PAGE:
Currently, there are more than 25 private companies worldwide operating EO satellites. However, when it comes to the satellite EO industry to impact our daily lives, it is yet to reach that level due to limited commercialisation and scaling. So one wonders as to what is stopping this commercialisation? More than 400 operational EO satellites (optical and SAR) send 100s of TBs of data every day, of which the market is mainly driven by a handful of 2-3 companies worldwide. Nevertheless, access to high-res optical EO data is still a cumbersome process. Joe Morrison has already written an excellent piece on the reason behind it9.
Despite many predictions by research firms from 2015-16 onwards based on the assumption of increasing supply, the retail pricing per sq.km of images for good quality hi-resolution EO data has not decreased. However, we saw earlier that the cost of building and launching satellites have plummeted over the last decade, so why is that?
While marketplaces have come up to aggregate the data available out there, they are solving the issue of data access and not more data sales because, for that, the demand has to be elastic. These marketplaces are aggregating data from satellite operators, which could theoretically fuel the demand for EO data beyond the defence and intelligence vertical.
But do these marketplaces have enough bargaining power with the incumbents to convince them of reducing their retail pricing or model? Perhaps not right now, hence the industry will continue to be dominated by defence and government requirements, who will be the significant customer as discussed in SatSure Space Jam 01. Every NewSpace EO company assures disruption and democratisation of EO data. However, they either end up being acquired by a larger company, bullied by large customers, or worse – go bankrupt and shut their shops. Still, this has not stopped VCs from pouring capital into establishing new companies despite industry experts’ prediction that this upstream EO industry bubble is set to deflate soon¹0 .
The issue of the EO industry not becoming as mainstream as a SatCom or Satellite-based navigation industries is mainly due to the following reasons as we see it from a downstream perspective.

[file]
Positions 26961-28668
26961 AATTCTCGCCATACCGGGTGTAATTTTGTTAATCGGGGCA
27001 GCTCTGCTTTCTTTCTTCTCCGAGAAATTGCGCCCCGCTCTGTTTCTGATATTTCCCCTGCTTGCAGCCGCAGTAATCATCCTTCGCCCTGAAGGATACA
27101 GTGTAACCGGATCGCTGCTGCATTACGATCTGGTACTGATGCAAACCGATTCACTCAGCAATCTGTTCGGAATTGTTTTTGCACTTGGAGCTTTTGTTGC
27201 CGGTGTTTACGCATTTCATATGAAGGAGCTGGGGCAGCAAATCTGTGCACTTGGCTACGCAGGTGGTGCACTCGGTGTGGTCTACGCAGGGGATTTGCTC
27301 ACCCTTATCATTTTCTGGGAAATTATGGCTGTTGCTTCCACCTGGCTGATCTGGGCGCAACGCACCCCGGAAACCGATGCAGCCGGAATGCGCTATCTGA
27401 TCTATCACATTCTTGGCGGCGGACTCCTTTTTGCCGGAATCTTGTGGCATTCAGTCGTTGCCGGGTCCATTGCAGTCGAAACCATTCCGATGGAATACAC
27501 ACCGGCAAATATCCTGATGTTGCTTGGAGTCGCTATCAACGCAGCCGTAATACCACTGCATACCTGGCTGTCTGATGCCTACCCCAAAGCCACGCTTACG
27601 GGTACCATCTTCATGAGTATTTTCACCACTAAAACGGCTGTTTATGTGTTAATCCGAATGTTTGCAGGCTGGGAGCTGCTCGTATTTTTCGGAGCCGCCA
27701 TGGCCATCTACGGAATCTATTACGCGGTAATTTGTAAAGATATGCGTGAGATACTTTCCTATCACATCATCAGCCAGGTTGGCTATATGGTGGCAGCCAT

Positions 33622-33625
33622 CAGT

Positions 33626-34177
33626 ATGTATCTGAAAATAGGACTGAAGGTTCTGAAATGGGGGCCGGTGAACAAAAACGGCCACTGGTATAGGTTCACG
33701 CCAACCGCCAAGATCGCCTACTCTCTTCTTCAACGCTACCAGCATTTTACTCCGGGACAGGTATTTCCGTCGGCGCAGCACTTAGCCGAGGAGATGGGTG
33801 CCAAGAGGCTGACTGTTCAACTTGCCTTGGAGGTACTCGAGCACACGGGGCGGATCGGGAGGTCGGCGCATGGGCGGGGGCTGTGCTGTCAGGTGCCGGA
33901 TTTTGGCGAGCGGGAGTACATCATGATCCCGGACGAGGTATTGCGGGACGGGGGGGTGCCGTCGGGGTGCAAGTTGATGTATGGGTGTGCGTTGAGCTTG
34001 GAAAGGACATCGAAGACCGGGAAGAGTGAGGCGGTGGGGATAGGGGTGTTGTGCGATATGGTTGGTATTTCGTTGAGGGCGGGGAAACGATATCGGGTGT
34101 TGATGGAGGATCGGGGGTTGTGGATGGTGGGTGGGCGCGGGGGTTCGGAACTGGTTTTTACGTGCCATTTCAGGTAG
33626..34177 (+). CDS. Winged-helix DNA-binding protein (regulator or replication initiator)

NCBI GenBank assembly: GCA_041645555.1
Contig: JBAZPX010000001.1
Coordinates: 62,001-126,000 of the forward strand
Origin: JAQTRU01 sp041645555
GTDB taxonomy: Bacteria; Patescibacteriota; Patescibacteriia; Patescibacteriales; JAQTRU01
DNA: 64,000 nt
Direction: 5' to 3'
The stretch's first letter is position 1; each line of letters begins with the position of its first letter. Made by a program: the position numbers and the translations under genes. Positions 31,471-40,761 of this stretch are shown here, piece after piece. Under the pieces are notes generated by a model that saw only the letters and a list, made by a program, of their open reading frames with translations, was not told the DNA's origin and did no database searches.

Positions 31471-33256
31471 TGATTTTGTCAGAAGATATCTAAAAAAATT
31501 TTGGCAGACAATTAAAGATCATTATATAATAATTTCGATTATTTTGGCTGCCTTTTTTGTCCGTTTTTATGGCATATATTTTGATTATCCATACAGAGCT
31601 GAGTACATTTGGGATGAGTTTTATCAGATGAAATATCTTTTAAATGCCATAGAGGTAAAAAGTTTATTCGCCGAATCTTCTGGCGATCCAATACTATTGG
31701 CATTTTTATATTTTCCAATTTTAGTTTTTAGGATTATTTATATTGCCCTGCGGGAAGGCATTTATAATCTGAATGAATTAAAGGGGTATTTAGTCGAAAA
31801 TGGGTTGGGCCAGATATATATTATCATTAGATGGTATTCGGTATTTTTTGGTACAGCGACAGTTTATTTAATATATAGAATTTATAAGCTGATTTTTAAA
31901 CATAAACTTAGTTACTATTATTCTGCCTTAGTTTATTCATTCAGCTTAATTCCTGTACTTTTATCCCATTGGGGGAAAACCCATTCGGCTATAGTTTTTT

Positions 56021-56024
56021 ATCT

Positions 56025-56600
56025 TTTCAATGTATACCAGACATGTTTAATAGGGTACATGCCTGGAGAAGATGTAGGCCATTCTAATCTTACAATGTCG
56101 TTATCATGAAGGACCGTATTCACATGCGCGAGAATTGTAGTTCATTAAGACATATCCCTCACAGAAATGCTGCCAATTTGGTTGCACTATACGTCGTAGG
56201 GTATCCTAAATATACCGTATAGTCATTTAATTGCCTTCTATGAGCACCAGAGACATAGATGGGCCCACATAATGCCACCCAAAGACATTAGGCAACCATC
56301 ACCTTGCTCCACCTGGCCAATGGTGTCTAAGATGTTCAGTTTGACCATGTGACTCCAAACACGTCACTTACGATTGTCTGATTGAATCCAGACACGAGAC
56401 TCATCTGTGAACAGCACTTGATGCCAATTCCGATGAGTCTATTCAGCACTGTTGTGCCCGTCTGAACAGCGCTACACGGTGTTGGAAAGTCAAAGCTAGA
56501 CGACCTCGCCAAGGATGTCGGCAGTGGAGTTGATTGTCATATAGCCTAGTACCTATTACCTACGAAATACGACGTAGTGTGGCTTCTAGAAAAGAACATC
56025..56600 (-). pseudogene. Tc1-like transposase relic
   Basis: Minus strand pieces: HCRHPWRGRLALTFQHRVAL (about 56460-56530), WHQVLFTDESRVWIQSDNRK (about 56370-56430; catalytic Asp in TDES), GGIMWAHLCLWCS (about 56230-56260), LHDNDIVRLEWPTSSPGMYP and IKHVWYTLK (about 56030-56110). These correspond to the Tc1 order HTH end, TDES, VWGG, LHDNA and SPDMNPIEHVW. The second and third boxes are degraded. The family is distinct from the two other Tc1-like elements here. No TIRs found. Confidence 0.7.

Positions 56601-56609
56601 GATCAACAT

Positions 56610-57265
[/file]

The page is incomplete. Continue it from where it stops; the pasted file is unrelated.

1. Lack of innovation in the downstream industry
Traditionally, the technology constraints around building and launching satellites have driven the business and use-cases for the downstream applications industry. In the past decade, there has been much innovation in the upstream industry. However, the same cannot be said on the downstream side. If the SatCom industry benefited from DTH operators who built content, location-based services became a necessity for every consumer and enterprise service. The same has not happened in the case of satellite EO, where the dream of disruption by downstream actors is mainly driven by cloud computing or applications of ML/AI techniques to automate and mine for insights in the pool of data. However, there still remains the identification of those few radical end use-cases where the business scalability can be compared with those in the SatCom and the Navigation industries. Albeit, there is little incentive to develop real commercial applications using satellite images when a large customer takes up a considerable chunk of the satellite capacity. This is one industry that prefers high customer concentrations, and investors push for it too!
Such breakthrough innovations will emerge only when the ideas are derived from the first principles. When more and more people outside the space bubble – like economists, public policy and governance professionals, environmentalists, people from the financial sector, etc, are included. Well, after all, the use case of monitoring agriculture lands via satellites for insurance payouts was envisaged when ESA had a user workshop meet, where professionals from the insurance industry were invited. The end applications must drive the innovations on upstream.
2. Design of the upstream services or satellites aren’t driven by the requirements of the downstream.
Usually, EO satellite companies start building satellites based on a market survey or feedback from industry consultants. Furthermore, those companies then start building applications along with selling their images, hence trying to integrate vertically. In comparison, that is not the case when it comes to SatCom, where the user requirements dictate the number of transponders, frequency, throughput and coverage. While, such is not the market power of any well-established satellite data analytics company today, as most of the revenues for satellite operators come from defence. Also, most such companies are made up of data scientists and remote sensing engineers, not space hardware designers who can connect the nuances and sentiments of end-users as requirements for the type of satellite(s) that would help produce the best analytics and help capture the maximum value with commercial customers.